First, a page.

If you think you've got a small kitchen, take heart---we've found one seriously teeny space that's proving good design can make even 160 square feet seem spacious. One of Austin's newest contributions to the trailer food scene, this tiny eatery is delighting design lovers all over Austin.
La Boîte, designed by architect Mark Meyer of designSTUDIO, is a coffee shop in a shipping container. Unlike many of the other food trailers in Austin, where customers must order through a window while remaining outside, Meyer's design for La Boîte beckons people into this tiny, aptly-named box. Maximized for efficiency, you might think there's no room for style, but you'd be wrong. Aesthetically pleasing and surprisingly spacious, La Boîte is a perfect example of how the right planning can make any size space work. We asked Meyer which of La Boîte's great small space design ideas an Apartment Therapy reader could use in their own home:
1) Draw everything out. Researching your options out there, whether it be for kitchen appliances or the perfect couch for your living room, is easier when you take meticulous measurements and plan, plan, plan. For La Boîte, designs were drawn out to within an 1/8" of inch accuracy, meaning they could fit in as much as possible.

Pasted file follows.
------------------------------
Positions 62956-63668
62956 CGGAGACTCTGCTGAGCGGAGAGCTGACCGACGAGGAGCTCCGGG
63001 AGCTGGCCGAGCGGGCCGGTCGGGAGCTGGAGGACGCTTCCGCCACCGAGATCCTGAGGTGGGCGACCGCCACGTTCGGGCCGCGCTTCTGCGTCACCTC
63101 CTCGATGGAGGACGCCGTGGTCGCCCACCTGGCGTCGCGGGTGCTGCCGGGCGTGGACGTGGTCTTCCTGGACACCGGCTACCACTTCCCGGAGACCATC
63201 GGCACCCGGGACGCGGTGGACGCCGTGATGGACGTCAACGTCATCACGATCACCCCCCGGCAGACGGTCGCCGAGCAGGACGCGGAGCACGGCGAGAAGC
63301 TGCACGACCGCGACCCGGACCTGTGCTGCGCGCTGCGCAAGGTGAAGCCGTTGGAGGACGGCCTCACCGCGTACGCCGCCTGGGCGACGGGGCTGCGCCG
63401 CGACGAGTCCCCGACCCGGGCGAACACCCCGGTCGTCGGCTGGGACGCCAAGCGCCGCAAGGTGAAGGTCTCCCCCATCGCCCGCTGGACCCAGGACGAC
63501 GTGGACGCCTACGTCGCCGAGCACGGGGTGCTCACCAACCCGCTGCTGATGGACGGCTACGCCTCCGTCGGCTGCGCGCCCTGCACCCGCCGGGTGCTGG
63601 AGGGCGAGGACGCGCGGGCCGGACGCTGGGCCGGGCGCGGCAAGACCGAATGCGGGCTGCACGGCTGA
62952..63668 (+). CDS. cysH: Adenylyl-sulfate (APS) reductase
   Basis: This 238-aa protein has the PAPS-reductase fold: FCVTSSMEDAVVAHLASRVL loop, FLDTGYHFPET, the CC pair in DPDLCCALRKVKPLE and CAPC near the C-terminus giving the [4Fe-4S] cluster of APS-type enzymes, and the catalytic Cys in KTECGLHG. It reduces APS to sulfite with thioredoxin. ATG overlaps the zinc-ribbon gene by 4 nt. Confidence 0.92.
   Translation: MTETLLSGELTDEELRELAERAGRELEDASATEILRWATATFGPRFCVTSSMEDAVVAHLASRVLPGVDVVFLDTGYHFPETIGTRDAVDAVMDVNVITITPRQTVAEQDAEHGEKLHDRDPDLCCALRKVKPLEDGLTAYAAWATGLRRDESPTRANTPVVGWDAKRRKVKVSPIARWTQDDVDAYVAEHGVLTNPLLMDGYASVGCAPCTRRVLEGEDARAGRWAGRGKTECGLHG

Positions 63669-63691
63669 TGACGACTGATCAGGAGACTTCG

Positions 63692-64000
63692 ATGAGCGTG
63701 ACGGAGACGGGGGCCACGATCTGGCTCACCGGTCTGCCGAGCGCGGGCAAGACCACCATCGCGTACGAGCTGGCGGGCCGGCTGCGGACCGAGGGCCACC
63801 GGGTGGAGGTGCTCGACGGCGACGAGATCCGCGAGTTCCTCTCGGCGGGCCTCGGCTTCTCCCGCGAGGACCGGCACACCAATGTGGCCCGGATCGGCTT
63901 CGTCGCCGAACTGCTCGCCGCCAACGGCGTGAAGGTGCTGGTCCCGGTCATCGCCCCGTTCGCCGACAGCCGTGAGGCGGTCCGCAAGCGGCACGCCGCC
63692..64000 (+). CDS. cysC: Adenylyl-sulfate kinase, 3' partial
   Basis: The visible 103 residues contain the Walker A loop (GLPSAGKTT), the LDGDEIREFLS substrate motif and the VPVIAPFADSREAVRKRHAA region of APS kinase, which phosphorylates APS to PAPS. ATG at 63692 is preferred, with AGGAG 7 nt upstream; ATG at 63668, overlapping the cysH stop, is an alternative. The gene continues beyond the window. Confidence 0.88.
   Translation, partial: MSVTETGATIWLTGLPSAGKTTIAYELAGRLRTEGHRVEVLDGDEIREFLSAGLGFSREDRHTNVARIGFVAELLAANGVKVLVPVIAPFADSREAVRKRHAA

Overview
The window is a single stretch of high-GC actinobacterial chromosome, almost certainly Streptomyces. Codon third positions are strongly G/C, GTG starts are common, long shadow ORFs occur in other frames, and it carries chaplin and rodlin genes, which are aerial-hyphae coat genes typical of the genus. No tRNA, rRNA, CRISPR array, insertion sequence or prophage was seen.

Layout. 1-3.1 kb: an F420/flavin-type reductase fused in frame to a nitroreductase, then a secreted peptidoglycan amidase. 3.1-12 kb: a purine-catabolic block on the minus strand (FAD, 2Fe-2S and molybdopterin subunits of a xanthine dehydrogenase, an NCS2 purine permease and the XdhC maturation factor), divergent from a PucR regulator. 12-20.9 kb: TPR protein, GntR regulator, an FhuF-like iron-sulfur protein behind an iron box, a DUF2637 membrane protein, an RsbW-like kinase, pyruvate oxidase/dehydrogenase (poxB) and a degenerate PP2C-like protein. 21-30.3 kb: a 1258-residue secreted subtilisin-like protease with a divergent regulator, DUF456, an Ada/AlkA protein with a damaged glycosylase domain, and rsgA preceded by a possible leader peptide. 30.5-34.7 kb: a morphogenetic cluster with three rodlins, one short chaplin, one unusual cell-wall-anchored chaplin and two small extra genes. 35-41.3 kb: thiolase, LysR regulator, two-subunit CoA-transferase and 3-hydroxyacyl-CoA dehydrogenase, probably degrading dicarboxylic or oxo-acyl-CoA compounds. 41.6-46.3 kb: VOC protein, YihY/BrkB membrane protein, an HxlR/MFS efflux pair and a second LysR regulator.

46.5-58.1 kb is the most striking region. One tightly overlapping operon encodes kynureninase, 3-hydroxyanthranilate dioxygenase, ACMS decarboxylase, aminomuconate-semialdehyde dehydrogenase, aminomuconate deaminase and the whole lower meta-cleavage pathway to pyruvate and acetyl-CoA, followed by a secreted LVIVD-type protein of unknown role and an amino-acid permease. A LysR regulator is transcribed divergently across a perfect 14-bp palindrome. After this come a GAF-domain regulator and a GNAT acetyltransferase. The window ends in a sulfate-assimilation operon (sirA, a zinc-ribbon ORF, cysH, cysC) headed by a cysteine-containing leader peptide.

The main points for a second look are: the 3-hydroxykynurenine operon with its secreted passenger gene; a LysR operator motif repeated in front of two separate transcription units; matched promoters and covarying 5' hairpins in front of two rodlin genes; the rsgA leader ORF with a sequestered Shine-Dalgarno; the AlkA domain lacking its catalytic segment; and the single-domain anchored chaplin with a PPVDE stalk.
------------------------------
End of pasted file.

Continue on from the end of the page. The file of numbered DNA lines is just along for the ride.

2) Minimize the interior palette of materials. La boîte is basically "all hoop pine plywood (ceiling and cabinets), Forbo linoleum (floor and walls), and the stainless counters and displays." By minimizing and keeping simple the materials you have in your small space, you'll find that the space visually expands.
3) Make way for lots of natural light. Obviously, in La Boîte an entire wall of windows helps let in tons of natural light and make a tight space feel larger than it is. Since we don't all have the ability to knock out walls and replace them with floor to ceiling windows, check out some previous Apartment Therapy advice on how to maximize natural light in your apartment.
What do you think about Meyer's design for La Boîte? Have you been there yet? Visit the designSTUDIO blog for process and construction photos of this neat project!